As in the 17th century, scientific knowledge still rests on trust among scientists, but as Shapin guides his reader through the decades, the scientific, historic, and moral landscapes change. In particular, Fascism, Communism, the cold war, and corporate capitalism expose the cultural fault lines crucial to understanding changing American views on what counts as the good society, good knowledge, and who can speak for it—that is, the virtuous knower. Today, this means technoscientific researchers and venture capitalists.

So why do today’s knowers trust each other in our era of intense uncertainty and widespread risk? While in the 17th century the right speakers were to be credited, not by virtue of their authority but by virtue of their gentility, in the 20th century the right speakers are credited not by virtue of gentlemanly conduct or even standardization rules but, according to Shapin, by virtue of their charisma. In the contemporary world we have commercially minded scientific entrepreneurs like Craig Venter and Kary Mullis. But there were intermediate steps, most notably in the 1960s, where charisma mattered but not in the same way as today, such as with Richard Feynman and James Watson.

The greatest strength of the work lies in its interdisciplinarity. As in his previous works, Shapin deftly brings together philosophical questions, sociological insights, and historical materials. With his focus on contemporary scientific life in this volume, he successfully includes observational approaches.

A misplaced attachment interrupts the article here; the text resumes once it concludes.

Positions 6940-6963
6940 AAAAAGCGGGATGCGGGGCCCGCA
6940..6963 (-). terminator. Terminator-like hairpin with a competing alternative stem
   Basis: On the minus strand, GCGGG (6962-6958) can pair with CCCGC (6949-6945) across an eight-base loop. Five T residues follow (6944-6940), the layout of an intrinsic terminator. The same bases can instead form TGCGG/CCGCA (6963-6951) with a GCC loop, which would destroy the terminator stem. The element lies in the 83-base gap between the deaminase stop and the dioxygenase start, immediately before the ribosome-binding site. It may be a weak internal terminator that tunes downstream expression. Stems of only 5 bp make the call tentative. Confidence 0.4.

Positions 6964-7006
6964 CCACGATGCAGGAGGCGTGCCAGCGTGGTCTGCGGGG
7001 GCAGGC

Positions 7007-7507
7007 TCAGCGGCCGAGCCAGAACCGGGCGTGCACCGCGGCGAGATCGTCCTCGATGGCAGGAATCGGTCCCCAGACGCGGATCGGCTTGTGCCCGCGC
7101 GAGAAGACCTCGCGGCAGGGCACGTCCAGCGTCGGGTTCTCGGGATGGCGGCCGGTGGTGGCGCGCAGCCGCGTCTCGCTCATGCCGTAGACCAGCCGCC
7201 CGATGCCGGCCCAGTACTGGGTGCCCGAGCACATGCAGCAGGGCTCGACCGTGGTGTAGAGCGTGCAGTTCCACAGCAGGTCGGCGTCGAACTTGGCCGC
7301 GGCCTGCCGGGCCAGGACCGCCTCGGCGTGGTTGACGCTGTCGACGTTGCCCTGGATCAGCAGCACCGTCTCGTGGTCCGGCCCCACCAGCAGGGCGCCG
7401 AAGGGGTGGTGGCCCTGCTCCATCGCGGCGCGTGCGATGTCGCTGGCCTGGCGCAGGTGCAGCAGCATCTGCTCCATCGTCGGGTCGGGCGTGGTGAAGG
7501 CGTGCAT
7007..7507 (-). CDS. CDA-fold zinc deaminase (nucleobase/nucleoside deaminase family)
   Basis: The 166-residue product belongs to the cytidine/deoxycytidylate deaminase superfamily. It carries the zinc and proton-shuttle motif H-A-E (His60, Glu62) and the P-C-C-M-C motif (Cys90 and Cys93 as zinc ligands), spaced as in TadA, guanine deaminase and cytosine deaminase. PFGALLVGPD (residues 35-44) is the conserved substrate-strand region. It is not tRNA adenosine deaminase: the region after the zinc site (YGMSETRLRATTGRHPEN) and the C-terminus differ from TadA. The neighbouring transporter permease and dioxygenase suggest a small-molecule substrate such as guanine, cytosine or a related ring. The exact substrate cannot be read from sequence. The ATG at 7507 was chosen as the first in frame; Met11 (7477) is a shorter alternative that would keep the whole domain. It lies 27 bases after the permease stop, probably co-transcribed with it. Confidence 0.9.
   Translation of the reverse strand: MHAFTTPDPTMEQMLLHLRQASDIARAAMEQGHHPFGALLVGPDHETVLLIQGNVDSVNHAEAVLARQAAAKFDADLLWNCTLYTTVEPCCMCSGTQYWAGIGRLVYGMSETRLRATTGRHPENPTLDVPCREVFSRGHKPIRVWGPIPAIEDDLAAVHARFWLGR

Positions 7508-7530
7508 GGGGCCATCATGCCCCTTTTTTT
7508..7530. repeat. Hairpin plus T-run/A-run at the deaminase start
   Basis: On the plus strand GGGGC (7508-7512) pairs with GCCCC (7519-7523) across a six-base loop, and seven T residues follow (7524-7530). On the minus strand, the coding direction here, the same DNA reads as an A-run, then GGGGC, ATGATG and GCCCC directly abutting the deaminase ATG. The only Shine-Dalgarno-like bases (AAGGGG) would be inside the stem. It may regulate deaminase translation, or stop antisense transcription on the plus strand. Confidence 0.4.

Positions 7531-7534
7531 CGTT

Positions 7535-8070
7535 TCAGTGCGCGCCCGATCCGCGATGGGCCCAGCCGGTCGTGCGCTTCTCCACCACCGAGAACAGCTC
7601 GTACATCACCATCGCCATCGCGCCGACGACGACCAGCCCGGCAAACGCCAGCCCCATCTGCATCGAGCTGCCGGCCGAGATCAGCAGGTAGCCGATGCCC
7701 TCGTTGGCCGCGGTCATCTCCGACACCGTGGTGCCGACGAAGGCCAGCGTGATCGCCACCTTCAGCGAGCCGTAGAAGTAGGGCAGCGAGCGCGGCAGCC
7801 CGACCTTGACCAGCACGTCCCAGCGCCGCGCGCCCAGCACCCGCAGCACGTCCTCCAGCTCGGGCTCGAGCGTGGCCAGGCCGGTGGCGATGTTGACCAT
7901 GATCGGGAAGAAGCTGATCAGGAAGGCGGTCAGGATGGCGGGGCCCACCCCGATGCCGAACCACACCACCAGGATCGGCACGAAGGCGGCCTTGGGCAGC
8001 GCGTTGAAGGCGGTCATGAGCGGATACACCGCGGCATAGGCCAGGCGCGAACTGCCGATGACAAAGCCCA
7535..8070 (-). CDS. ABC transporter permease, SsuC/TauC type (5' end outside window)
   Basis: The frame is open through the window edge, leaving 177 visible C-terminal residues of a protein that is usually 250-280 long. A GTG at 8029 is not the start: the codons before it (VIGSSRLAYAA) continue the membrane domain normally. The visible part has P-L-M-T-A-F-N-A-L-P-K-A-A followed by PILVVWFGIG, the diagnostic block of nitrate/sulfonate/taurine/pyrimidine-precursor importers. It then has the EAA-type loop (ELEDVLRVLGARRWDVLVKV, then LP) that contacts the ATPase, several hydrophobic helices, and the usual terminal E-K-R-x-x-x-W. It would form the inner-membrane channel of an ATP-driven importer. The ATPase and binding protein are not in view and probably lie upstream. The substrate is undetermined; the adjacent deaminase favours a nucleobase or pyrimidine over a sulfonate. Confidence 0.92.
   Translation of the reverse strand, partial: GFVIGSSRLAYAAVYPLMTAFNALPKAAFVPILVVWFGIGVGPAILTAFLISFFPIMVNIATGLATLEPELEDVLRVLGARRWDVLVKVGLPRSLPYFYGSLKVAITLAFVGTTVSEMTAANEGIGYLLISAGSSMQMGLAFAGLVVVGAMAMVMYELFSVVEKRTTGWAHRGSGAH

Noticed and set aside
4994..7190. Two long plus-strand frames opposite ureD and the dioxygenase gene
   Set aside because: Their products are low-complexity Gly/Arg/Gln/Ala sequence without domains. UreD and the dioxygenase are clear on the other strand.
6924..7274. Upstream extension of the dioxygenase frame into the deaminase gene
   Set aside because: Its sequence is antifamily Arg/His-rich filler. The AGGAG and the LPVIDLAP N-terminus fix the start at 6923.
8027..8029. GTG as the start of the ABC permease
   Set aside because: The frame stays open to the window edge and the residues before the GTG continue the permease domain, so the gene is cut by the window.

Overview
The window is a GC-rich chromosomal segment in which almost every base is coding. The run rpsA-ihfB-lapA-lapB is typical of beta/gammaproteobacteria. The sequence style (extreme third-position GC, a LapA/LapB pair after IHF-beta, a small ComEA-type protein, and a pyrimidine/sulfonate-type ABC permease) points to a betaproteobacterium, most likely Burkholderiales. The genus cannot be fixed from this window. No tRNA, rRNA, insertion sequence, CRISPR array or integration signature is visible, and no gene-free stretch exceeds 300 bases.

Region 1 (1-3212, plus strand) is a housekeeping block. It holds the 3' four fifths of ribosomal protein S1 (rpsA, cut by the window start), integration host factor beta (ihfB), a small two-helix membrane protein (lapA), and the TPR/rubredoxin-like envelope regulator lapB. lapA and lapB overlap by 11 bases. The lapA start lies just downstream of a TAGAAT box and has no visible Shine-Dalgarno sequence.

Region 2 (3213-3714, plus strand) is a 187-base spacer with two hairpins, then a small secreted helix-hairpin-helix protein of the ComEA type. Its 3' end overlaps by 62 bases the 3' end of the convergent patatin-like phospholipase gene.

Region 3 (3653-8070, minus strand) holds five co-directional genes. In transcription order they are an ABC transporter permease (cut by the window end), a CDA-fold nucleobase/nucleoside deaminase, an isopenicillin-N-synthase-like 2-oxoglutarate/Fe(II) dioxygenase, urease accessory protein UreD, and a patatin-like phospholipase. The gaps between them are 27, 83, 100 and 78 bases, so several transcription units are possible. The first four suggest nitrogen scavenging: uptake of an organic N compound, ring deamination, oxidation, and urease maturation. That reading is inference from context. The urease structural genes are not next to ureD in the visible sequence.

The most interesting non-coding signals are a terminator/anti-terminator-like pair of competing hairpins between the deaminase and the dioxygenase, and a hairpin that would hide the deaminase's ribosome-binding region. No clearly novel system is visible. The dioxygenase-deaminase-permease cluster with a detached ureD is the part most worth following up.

This is a sharp, sophisticated volume, but there are minor quibbles to be made. Given Shapin’s broad sweep and, ironically, given his masterful ability to narrate, his story may appear too simplistic. In large part simplicity is just what he wants to avoid. However, given his expansive history, he opens himself up to valid criticism.

Furthermore—and this may be more a caution to the reader than a critique of Shapin—his term description may be viewed by some as an appeal to objectivity, but this does not do justice to his effort. His story does not claim to be a vulgar objective history. Instead, this reviewer reads it as a sincere effort to understand why and how participants’ descriptions of scientific life in late-20th-century America differ so much between external commentators, especially social-scientific theorists. Shapin does not make the argument that the latter’s readings are wrong but that they are positioned differently from participants. In giving voice to his participants he attempts to highlight textures that are often not captured.

Lastly, his attempt to address gender and race is unsatisfying. He acknowledges that mid-century industrial scientists and research managers were mostly men, but by the time we reach the age of biotechnology and venture capitalism, he suggests that race and gender are not large concerns. It was also little discussed by his interviewees, not surprisingly. Shapin claims, or in his words “describes,” that today revenue seeking is more important than the gender or ethnicity of the scientist-entrepreneur. Yet a recent survey of the Boston Biotech CEO Conference showed that barely 10% of the more than 100 attendees were women, and all his examples of charismatic scientists are men: Watson, Feynman, Venter, and Mullis.

While it is crucial to allow the participants to speak, we must also be careful in privileging their words, as well as being careful in positioning our own work as “description.” Yet despite these minor criticisms, this is an expertly written and argued volume, providing a superb starting point to think about how the contemporary world comes to decide what counts as valued science—including its knowledge, workers, and scientific life.